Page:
It’s hard to believe that there was a time when Zorro did not exist in the popular imagination. He seems to be as timeless a creation as his legendary English counterpart, Robin Hood, who traces his origins to ballads from the middle ages. Just under a century ago, however, the legend of Zorro was born in the 1919 serialized story “The Curse of Capistrano,” by Johnston McCulley, telling the story of the masked avenger who defends the poor and the oppressed. Almost immediately, the story was picked up for the screen by Douglas Fairbanks, and adapted into the first Zorro film, The Mark of Zorro. The film was directed by Fred Niblo, who would go on to direct other Fairbanks adventures, and also the original screen version of Ben-Hur in 1925.
Martin Scorsese has said that he did not originally want to make The King of Comedy (1983) when it was first presented to him by Robert De Niro—he “didn’t get it.” But, as he has explained in a couple of retrospective interviews, he eventually came around to understanding the script. The story follows the improbably named Rupert Pupkin (De Niro), who wished to make it big as a stand up comedian on the Jerry Langford (a brilliantly simmering Jerry Lewis) late night show. When Langford brushes off the unproven Pupkin, Pupkin’s attempts to gain Langford’s attention grow more desperate, culminating in him kidnapping Langford along with his equally obsessed and unstable friend Masha (Sandra Bernhard).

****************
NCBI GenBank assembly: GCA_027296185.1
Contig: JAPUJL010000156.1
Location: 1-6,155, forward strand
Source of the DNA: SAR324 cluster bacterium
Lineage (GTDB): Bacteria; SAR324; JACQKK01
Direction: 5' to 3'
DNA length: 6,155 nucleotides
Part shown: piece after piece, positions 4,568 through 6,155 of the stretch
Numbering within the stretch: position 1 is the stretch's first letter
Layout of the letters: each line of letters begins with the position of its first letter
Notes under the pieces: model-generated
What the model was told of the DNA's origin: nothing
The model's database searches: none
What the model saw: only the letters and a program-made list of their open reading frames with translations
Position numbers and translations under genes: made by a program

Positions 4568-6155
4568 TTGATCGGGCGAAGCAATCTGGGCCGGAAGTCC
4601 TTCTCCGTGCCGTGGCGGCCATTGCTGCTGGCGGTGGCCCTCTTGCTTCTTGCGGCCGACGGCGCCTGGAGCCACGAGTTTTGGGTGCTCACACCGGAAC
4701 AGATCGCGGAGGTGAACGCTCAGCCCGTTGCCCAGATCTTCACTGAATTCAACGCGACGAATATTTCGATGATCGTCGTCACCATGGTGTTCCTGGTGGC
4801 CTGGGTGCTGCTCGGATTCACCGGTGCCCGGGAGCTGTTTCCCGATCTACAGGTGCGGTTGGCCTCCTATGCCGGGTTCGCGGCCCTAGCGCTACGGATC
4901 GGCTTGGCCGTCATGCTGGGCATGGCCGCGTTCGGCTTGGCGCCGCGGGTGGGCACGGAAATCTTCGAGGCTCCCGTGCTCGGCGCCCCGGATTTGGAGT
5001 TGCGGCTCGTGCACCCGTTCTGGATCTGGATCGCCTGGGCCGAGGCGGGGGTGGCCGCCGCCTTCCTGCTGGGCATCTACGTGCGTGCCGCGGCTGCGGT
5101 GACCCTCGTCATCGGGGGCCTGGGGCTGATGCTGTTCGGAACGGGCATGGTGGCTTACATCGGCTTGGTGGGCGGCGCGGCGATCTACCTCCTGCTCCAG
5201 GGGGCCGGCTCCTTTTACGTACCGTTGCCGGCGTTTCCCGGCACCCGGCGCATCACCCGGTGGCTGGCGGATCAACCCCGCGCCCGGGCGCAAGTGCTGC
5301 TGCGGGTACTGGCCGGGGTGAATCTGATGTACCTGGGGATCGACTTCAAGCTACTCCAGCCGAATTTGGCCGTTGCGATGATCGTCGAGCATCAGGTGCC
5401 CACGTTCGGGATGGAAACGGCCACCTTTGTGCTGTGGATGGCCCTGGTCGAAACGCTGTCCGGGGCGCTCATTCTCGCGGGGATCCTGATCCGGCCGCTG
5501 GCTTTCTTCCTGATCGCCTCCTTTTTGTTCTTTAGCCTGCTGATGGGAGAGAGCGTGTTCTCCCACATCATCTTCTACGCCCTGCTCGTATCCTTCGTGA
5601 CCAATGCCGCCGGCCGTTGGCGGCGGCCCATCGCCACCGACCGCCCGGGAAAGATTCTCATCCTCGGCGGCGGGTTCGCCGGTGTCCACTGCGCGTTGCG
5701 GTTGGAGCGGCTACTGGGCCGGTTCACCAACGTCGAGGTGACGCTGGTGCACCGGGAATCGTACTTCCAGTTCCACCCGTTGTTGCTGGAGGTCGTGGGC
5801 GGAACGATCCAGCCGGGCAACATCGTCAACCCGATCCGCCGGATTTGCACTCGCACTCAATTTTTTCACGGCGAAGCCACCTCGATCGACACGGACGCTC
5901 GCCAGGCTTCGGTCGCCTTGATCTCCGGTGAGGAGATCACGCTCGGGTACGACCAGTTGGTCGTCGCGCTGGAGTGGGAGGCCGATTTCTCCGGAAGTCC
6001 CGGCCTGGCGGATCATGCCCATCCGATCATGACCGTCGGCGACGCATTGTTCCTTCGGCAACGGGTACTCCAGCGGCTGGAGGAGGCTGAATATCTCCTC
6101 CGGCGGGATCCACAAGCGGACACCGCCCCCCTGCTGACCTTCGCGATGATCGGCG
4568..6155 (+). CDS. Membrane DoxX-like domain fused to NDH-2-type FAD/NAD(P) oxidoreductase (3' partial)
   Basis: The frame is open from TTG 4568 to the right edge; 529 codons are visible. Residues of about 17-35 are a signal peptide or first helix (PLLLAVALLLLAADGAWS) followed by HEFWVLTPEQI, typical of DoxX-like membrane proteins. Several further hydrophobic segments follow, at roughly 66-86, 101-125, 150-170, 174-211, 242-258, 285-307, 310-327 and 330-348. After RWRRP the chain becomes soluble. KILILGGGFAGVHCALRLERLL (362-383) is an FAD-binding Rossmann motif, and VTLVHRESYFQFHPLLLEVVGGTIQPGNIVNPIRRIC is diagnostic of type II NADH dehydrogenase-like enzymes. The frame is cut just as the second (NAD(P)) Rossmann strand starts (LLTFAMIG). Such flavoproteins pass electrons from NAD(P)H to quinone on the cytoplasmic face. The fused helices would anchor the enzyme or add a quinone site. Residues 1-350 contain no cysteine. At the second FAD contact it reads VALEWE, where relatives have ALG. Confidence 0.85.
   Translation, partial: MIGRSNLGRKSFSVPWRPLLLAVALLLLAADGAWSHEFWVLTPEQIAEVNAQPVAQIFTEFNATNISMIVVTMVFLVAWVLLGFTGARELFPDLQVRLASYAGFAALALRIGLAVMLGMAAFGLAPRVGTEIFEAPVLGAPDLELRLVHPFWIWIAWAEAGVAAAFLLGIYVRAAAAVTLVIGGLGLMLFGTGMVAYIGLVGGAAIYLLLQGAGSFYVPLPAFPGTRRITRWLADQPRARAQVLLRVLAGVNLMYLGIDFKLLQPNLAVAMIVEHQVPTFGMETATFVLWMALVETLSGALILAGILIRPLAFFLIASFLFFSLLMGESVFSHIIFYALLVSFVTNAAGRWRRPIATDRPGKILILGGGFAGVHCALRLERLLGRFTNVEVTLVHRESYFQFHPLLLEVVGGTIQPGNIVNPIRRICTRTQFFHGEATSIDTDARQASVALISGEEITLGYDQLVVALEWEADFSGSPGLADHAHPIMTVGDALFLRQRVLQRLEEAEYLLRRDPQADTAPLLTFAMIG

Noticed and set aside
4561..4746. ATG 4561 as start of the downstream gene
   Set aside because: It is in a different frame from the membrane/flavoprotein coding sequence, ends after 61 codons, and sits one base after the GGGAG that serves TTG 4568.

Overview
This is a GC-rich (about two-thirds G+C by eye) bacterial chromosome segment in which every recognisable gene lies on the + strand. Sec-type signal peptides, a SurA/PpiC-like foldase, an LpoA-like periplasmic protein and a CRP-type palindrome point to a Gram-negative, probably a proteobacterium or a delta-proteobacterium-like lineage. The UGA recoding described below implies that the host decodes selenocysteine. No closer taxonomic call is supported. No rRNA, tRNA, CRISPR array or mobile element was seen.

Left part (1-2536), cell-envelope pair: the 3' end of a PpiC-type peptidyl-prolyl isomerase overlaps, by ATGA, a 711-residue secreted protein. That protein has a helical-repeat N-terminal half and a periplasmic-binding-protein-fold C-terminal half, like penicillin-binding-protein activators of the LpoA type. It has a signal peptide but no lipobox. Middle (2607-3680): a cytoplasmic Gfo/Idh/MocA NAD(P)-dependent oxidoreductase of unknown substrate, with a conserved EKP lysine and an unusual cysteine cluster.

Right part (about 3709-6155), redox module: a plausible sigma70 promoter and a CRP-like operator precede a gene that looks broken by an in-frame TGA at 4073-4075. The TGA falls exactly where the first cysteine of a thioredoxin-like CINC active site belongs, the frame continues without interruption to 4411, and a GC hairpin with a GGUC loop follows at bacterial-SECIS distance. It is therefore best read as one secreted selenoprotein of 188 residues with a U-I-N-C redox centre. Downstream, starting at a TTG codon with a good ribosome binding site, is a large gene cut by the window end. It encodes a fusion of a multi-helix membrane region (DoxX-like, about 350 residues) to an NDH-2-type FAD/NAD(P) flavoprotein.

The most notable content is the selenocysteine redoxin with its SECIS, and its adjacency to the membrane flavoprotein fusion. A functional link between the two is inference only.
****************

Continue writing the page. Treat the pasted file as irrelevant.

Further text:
Scorsese told critic Richard Schickel (in his interview book, “Conversations with Scorsese”) that at first, he thought that it was “just a one-line gag: You won’t let me go on the show, so I’ll kidnap you and you’ll put me on the show. Hmm.” But he later began to see what De Niro saw in the script by Paul Zimmerman: the way celebrities like De Niro have to deal with “the adulation of the crowd, and the strangers who love you and have got to be with you and have got to say things.”
Wim Wenders’s 1984 film Paris, Texas (which I have written about before), never reaches the town referenced in the title, but it is filmed in large part on location in various Texas towns from El Paso to Galveston. The final sequences take place in my home town of Houston.
Houston was a big city even in the early 1980s, riding one of the crests of an oil boom that was about to come crashing down later in the decade. But it has exploded in both population and sprawl since that time, now boasting one of the nation’s largest and most diverse populations. Houston is also infamous for tearing down and replacing old architecture, but a number of the iconic locations, so memorably captured by Robby Müller’s cinematography, can still be experienced in person.
Fragmentary impressions of a silent masterpiece, The Passion of Joan of Arc (1928), directed by Carl Th. Dreyer, and starring Reneé Falconetti as Joan:
- The film is unique in my experience in the way that it refracts the point of view we experience through the constantly shifting angles deployed on the screen for brief moments before another equally striking image replaces it.
- The kaleidoscopic effect, rather than abstracting and distancing me, drew me into the heart of the emotion, and the spiritual nature of the simple narrative.